Republican race for president keep falling, first Carly Fiorina earlier today. Now a source close to Chris Christie's campaign says the New Jersey governor is suspending his presidential campaign. His announcement coming after hinting at this decision last night after a disappointing sixth place finish in yesterday's New Hampshire Republican primary.

Let's bring in CNN political director David Chalian.

David, what have you learned?

DAVID CHALIAN, CNN POLITICAL DIRECTOR: There was a conference call just a few moments ago where the entire Christie campaign staff had convened on this conference call.

That is where they were notified that Governor Christie would be suspending his campaign for president. This is after Governor Christie made calls to donors throughout the day, to friends, to supporters as he was working through what he said last night in New Hampshire. He and Mary Pat, his wife, were going home to New Jersey to reassess where things stand. That reassessment happened all day long, lots of phone calls.

And now, just now, the campaign staff has been notified he is suspending his presidential campaign.

TAPPER: Looking at the race, I don't think that the bridge scandal in New Jersey is necessarily a contributing factor at all as to why there didn't seem to be a lane for him. It seemed to me like his governance and his record were just too liberal, moderate, cooperative with Democrats for this Republican electorate; is that fair?

CHALIAN: I think it's fair. I have no doubt that it's fair. I think his record was always going to be a problem. Anyone looking at Chris Christie from a blue state governing that way as the governor of New Jersey, trying to make a play for the Republican nomination was always going to be complicated for exactly the reasons you're saying.


I wonder, I always ask the question of myself and to his advisers saying, if there wasn't the bridge scandal, would he have gotten more of a hearing to try to explain his record, to try to make the appeal to the conservative electorate in the Republican nominating race in a way that the bridge scandal prevented him from getting that hearing? That's where I think the bridge scandal had its biggest impact.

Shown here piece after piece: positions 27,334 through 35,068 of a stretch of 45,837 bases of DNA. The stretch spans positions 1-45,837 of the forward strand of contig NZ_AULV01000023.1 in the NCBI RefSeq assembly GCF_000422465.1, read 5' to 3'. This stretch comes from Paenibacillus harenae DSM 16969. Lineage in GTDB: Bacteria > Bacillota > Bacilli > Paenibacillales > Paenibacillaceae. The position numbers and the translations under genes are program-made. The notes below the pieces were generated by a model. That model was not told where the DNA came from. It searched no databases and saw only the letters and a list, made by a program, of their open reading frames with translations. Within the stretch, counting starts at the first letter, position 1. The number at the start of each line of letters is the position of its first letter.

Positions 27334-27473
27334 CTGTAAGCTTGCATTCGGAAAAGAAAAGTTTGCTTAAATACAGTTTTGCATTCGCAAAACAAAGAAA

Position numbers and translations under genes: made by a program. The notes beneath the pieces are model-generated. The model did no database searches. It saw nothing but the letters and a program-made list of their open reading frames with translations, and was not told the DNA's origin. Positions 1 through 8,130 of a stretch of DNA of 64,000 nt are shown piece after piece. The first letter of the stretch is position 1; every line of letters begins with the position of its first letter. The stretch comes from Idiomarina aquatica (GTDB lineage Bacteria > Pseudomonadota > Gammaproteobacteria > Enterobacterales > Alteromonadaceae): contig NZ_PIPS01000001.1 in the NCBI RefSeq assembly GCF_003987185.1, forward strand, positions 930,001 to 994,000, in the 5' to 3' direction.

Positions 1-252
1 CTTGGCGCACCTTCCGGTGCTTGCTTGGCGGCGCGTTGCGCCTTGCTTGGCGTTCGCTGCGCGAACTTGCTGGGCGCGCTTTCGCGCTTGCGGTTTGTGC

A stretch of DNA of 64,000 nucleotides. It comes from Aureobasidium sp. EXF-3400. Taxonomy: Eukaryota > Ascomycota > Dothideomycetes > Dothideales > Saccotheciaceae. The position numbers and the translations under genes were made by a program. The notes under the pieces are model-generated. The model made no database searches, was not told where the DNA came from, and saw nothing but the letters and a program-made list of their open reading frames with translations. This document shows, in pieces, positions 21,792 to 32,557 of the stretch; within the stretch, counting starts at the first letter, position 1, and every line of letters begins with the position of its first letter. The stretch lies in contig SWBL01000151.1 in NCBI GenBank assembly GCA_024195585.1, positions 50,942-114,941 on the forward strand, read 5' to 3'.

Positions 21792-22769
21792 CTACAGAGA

TAPPER: Very interesting. All right, David Chalian, thanks so much for that breaking news. Appreciate it.

Let's bring in CNN senior political commentator David Axelrod.

David, your immediate reaction to this news, Chris Christie dropping out of the race. There are Democrats that thought Christie could have been a real challenge for the Democratic nominee, presumably Hillary Clinton, although maybe we should stop making that presumption.

DAVID AXELROD, CNN SENIOR POLITICAL COMMENTATOR: My first reaction, Jake, is how the heck are we going to get up an undercard debate now with all these candidates dropping out? It's a big loss to the political process.

But, look, I think Chris Christie is a very formidable guy. You're quite right that in this Republican Party, his record as the governor of an Eastern state, Northeastern state who has, you know, committed the sin of cooperating with Democrats was probably at the end of the day going to nail him.

And that's the issues -- those were the issues that were used against him in attack ads that Marco Rubio ran in January when Christie was starting to get some thrust in New Hampshire.

So, those issues were very, very tough on him. I do believe the bridge thing knocked him back to the point where he really had to try and rehabilitate himself in New Hampshire, and just as he was getting that, getting some velocity, that's when Rubio came and clocked him.

And now Rubio -- out the door, Christie has gotten his revenge, I think, a little bit. He has really hurt Rubio going into this next round of primaries.

TAPPER: Yes, he brought a shiv to that debate on Saturday night.

But, David, let me turn to that new slew of political ads. As a former ad guru, messaging maven, I'm interested in hearing what you think of some of these new ads running in South Carolina. First, let's look at the new Donald Trump ad attacking Ted Cruz.


NARRATOR: What kind of man talks from both sides of his mouth on amnesty for illegals on national television and still denies it? Ted Cruz, the worst kind of Washington insider, who just can't be trusted.


TAPPER: Until this point, Trump's ads have mostly recycled video from his own stump speeches. This is a very, very tough ad. What do you think of it?